Sunday 7 July 2019




As we shall see, based on two Talmudic, one Midrashic and one Aggadic account[1], there appears to have been a weak point in the integrity of a perfectly unblemished line of transmission from Ezra’s Sefer Torah to ours.

In this article, we will attempt to show how - fascinatingly - in a 100-year-old scholarly paper[2], Jacob Lauterbach reinterprets aspects of these rabbinic accounts, thereby strengthening what otherwise may have been a weak link in the rabbinic narrative of that transmission.


After the destruction of the First Temple, the Jews went into exile in Babylon for a period of about seventy years. During that exile, Torah observance and study went into sharp decline and it became impossible to find accurate Torah scrolls.

The situation took a turn for the better when Ezra the Scribe led the Jews[3] back to the Holy Land, and built the Second Temple. One of the first things Ezra did was to write a Torah scroll which was be become the Master Copy  from which all future Torah scrolls would be copied and checked against.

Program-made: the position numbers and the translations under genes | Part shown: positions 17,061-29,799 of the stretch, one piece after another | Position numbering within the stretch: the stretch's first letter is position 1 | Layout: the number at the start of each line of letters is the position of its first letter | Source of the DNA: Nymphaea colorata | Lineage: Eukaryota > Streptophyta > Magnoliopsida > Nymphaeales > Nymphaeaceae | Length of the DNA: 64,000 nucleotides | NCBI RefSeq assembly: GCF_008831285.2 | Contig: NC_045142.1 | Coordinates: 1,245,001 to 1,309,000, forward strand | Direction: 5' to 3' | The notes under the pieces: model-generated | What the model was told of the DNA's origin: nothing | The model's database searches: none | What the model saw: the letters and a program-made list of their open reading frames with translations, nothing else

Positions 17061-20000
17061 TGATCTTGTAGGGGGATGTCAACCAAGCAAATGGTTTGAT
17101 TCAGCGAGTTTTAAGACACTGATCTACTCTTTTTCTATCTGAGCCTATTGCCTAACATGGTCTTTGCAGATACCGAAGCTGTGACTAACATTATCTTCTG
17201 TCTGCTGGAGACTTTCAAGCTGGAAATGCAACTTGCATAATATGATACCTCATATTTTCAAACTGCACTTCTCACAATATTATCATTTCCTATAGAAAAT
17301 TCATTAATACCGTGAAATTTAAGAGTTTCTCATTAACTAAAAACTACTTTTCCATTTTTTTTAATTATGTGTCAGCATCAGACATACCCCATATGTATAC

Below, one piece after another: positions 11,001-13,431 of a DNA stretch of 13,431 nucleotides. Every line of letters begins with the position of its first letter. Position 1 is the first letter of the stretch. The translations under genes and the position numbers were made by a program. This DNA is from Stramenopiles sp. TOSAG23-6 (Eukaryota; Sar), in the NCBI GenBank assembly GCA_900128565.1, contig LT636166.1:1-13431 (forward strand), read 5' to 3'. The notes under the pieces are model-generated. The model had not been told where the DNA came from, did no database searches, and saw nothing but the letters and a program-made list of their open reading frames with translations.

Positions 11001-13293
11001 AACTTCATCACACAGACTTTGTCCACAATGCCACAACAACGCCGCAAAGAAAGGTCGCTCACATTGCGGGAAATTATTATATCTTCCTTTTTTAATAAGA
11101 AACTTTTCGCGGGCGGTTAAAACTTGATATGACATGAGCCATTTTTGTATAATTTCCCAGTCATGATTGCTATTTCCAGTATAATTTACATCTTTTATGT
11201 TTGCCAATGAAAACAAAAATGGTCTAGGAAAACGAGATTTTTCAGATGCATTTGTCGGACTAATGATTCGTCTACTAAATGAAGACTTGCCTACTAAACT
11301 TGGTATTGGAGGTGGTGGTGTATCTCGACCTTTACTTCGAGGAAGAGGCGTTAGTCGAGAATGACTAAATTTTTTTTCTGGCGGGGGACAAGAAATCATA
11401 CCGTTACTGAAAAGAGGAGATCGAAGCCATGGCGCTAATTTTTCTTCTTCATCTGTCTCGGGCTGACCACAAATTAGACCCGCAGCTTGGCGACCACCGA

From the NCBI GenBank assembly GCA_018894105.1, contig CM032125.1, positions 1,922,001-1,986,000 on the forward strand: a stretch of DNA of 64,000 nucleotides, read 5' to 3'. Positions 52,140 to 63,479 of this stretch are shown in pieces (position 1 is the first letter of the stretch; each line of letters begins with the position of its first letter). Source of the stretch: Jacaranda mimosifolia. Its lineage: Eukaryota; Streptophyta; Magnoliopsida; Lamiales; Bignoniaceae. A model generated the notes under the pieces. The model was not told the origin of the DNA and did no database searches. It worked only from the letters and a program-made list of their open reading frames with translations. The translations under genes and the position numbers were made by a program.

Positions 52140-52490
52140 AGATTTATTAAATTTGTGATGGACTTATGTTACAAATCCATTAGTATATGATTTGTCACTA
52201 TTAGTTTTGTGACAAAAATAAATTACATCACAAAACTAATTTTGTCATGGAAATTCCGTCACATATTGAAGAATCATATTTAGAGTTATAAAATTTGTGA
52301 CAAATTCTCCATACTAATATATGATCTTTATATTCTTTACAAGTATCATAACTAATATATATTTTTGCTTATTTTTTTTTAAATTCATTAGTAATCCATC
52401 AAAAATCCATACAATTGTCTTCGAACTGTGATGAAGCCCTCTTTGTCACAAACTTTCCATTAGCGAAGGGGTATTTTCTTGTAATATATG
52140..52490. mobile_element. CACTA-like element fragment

When Ezra decided to write his Master Copy, he found three Torah scrolls, and no one was sure which one was the previous Master Copy from earlier times. The problem was that there were some discrepancies in the texts. 

To rectify the situation it was decided to accept the versions of two out of the three Torah scrolls which (better) matched each other, and by that majority, the new Master Copy was established.[4]

In the words of the Talmud[5], they authorised two and rejected one version.

THE TALMUDIC TEXT (Masechet Sofrim):


The Talmudic opening statement records:

“R. Shimon ben Lakish says: ‘Three books were found in the [Temple] courtyard - the Maon book, the Za'atutei book, and the Hi book...’”
This implies that each of the three Torah scrolls had a unique textual variant and the scrolls, therefore, assumed the name of the particular variant in order for it to be identified.


Then an explanation ensues where the differences between the three scrolls are specified:

"In one scroll, the word מעונה was written מעון without the final ה.

In another, the word נערי was written in its Aramaic translation זאטוטי.